You can subscribe to this list here.
2001 
_{Jan}

_{Feb}
(1) 
_{Mar}

_{Apr}

_{May}

_{Jun}

_{Jul}
(1) 
_{Aug}

_{Sep}

_{Oct}

_{Nov}

_{Dec}


2002 
_{Jan}
(1) 
_{Feb}

_{Mar}

_{Apr}

_{May}

_{Jun}

_{Jul}
(1) 
_{Aug}
(1) 
_{Sep}

_{Oct}

_{Nov}
(1) 
_{Dec}

2003 
_{Jan}

_{Feb}

_{Mar}

_{Apr}

_{May}

_{Jun}

_{Jul}
(1) 
_{Aug}
(1) 
_{Sep}

_{Oct}
(83) 
_{Nov}
(57) 
_{Dec}
(111) 
2004 
_{Jan}
(38) 
_{Feb}
(121) 
_{Mar}
(107) 
_{Apr}
(241) 
_{May}
(102) 
_{Jun}
(190) 
_{Jul}
(239) 
_{Aug}
(158) 
_{Sep}
(184) 
_{Oct}
(193) 
_{Nov}
(47) 
_{Dec}
(68) 
2005 
_{Jan}
(190) 
_{Feb}
(105) 
_{Mar}
(99) 
_{Apr}
(65) 
_{May}
(92) 
_{Jun}
(250) 
_{Jul}
(197) 
_{Aug}
(128) 
_{Sep}
(101) 
_{Oct}
(183) 
_{Nov}
(186) 
_{Dec}
(42) 
2006 
_{Jan}
(102) 
_{Feb}
(122) 
_{Mar}
(154) 
_{Apr}
(196) 
_{May}
(181) 
_{Jun}
(281) 
_{Jul}
(310) 
_{Aug}
(198) 
_{Sep}
(145) 
_{Oct}
(188) 
_{Nov}
(134) 
_{Dec}
(90) 
2007 
_{Jan}
(134) 
_{Feb}
(181) 
_{Mar}
(157) 
_{Apr}
(57) 
_{May}
(81) 
_{Jun}
(204) 
_{Jul}
(60) 
_{Aug}
(37) 
_{Sep}
(17) 
_{Oct}
(90) 
_{Nov}
(122) 
_{Dec}
(72) 
2008 
_{Jan}
(130) 
_{Feb}
(108) 
_{Mar}
(160) 
_{Apr}
(38) 
_{May}
(83) 
_{Jun}
(42) 
_{Jul}
(75) 
_{Aug}
(16) 
_{Sep}
(71) 
_{Oct}
(57) 
_{Nov}
(59) 
_{Dec}
(152) 
2009 
_{Jan}
(73) 
_{Feb}
(213) 
_{Mar}
(67) 
_{Apr}
(40) 
_{May}
(46) 
_{Jun}
(82) 
_{Jul}
(73) 
_{Aug}
(57) 
_{Sep}
(108) 
_{Oct}
(36) 
_{Nov}
(153) 
_{Dec}
(77) 
2010 
_{Jan}
(42) 
_{Feb}
(171) 
_{Mar}
(150) 
_{Apr}
(6) 
_{May}
(22) 
_{Jun}
(34) 
_{Jul}
(31) 
_{Aug}
(38) 
_{Sep}
(32) 
_{Oct}
(59) 
_{Nov}
(13) 
_{Dec}
(62) 
2011 
_{Jan}
(114) 
_{Feb}
(139) 
_{Mar}
(126) 
_{Apr}
(51) 
_{May}
(53) 
_{Jun}
(29) 
_{Jul}
(41) 
_{Aug}
(29) 
_{Sep}
(35) 
_{Oct}
(87) 
_{Nov}
(42) 
_{Dec}
(20) 
2012 
_{Jan}
(111) 
_{Feb}
(66) 
_{Mar}
(35) 
_{Apr}
(59) 
_{May}
(71) 
_{Jun}
(32) 
_{Jul}
(11) 
_{Aug}
(48) 
_{Sep}
(60) 
_{Oct}
(87) 
_{Nov}
(16) 
_{Dec}
(38) 
2013 
_{Jan}
(5) 
_{Feb}
(19) 
_{Mar}
(41) 
_{Apr}
(47) 
_{May}
(14) 
_{Jun}
(32) 
_{Jul}
(18) 
_{Aug}
(68) 
_{Sep}
(9) 
_{Oct}
(42) 
_{Nov}
(12) 
_{Dec}
(10) 
2014 
_{Jan}
(14) 
_{Feb}
(139) 
_{Mar}
(137) 
_{Apr}
(66) 
_{May}
(72) 
_{Jun}
(142) 
_{Jul}
(70) 
_{Aug}
(31) 
_{Sep}
(39) 
_{Oct}
(98) 
_{Nov}
(133)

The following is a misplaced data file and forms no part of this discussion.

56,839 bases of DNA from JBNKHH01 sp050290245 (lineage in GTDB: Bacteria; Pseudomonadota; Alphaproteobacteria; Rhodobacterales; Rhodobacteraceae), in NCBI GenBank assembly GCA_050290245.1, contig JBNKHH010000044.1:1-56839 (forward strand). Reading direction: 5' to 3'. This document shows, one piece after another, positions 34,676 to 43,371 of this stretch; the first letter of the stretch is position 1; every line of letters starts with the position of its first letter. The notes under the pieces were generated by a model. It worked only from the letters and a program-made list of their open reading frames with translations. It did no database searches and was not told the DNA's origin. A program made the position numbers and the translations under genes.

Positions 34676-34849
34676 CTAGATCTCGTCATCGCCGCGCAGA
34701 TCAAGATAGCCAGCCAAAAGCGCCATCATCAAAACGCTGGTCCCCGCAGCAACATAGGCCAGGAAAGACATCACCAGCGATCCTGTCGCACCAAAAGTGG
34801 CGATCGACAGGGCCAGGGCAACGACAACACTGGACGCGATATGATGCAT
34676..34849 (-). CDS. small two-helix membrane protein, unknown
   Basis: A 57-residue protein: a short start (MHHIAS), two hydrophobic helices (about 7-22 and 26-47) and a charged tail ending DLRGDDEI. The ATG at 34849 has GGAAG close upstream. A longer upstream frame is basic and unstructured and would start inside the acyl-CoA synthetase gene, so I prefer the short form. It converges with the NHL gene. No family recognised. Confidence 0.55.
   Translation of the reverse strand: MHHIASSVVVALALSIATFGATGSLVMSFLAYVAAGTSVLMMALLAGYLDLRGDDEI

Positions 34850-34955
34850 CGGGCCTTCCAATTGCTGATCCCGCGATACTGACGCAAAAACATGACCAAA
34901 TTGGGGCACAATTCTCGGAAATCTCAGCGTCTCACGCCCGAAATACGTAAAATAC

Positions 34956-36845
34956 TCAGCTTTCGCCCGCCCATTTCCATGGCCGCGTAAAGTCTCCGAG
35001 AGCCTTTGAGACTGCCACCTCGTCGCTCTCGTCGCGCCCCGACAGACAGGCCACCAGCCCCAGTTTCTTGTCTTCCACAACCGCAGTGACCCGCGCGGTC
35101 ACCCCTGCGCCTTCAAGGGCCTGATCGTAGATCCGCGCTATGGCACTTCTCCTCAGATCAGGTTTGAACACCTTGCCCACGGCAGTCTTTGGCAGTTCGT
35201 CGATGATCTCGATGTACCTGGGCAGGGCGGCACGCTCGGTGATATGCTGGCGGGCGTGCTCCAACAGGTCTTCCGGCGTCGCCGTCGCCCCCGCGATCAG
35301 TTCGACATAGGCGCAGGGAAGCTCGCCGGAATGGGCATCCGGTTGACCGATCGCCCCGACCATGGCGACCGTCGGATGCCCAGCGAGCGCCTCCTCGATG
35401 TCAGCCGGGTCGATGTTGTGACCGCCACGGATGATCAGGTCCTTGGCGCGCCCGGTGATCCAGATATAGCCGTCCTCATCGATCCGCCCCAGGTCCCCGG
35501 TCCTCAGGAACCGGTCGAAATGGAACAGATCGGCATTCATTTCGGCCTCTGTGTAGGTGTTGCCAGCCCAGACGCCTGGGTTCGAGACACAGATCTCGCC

_{Dec}
(44) 
2015 
_{Jan}
(70) 
_{Feb}
(27) 
_{Mar}
(36) 
_{Apr}
(11) 
_{May}
(15) 
_{Jun}
(70) 
_{Jul}
(30) 
_{Aug}
(63) 
_{Sep}
(18) 
_{Oct}
(15) 
_{Nov}
(42) 
_{Dec}
(29) 
2016 
_{Jan}
(37) 
_{Feb}
(48) 
_{Mar}
(59) 
_{Apr}
(28) 
_{May}
(30) 
_{Jun}
(43) 
_{Jul}
(45) 
_{Aug}

_{Sep}

_{Oct}

_{Nov}

_{Dec}

S  M  T  W  T  F  S 




1

2

3

4

5

6

7
(4) 
8
(4) 
9

10

11

12

13

14

15

16
(7) 
17
(5) 
18

19
(2) 
20

21
(2) 
22
(5) 
23

24

25

26

27

28

29

30



From: Jan Simon <jan.simon@gm...>  20110622 08:24:24

> Using two separate plot commands (first plot, then replot) will generate two separate figures in the output file. On my system (gnuplot 4.4.3 on OS X) the above command generates a pdf file with two pages: the first contains a plot with only the data points, the second has both the data and the function. What happens if you plot the data and the line using just a single plot command? > As i pointed out in my first post gnuplot then don't draw f(x) to the boundary. See http://www.plotshare.com/index.ws/plot/239541263 for an example. Jan 
From: Jan Simon <jan.simon@gm...>  20110622 08:22:09

> The line is drawn to cover the range of the data. > The plot boundary is drawn (by default) at the next tick mark. > If you want these two things to be the same, then say > set autoscale fix > or more specifically > set autoscale xfixmax With autoscale fix my last datapoint is drawn on the boundary, that's not my intention. I would like to have it like in the second example and i didn't expected that using autoscale (or xrange [0:*] like in my case) prevents that f(x) is drawn to the boundary. > The command sequence above will produce 2 pages of output. > The first page will have the data; the second page will have both > the data and the function. I've checked here that it works as > expected. Do you really want a separate "replot" command? Actually the replot thing is just a workaround for the upper problem/feature. As i want to include the graph in a latexdocument using the packages egplot or gnuplottex the problem is that only the first page of the pdf is shown. Jan 
From: Ethan Merritt <merritt@u.washington.edu>  20110622 00:45:37

On Tuesday, June 21, 2011 05:15:40 pm Jan Simon wrote: > > The plot range is by default extended to the next axis tick mark, > > in your case at x=70. > > > > If you don't want it to do that, you can say > > set autoscale fix > > My concern is the red line (f(x)), not the green dots (data), they are > fine. The line is drawn to cover the range of the data. The plot boundary is drawn (by default) at the next tick mark. If you want these two things to be the same, then say set autoscale fix or more specifically set autoscale xfixmax > > That doesn't ring any bells. > > Can't you just output pdf to begin with? (set term pdf) > > Using set term pdf, plot data and replot f(x) gives me an output only > with data, f(x) is missing. The command sequence above will produce 2 pages of output. The first page will have the data; the second page will have both the data and the function. I've checked here that it works as expected. Do you really want a separate "replot" command? Ethan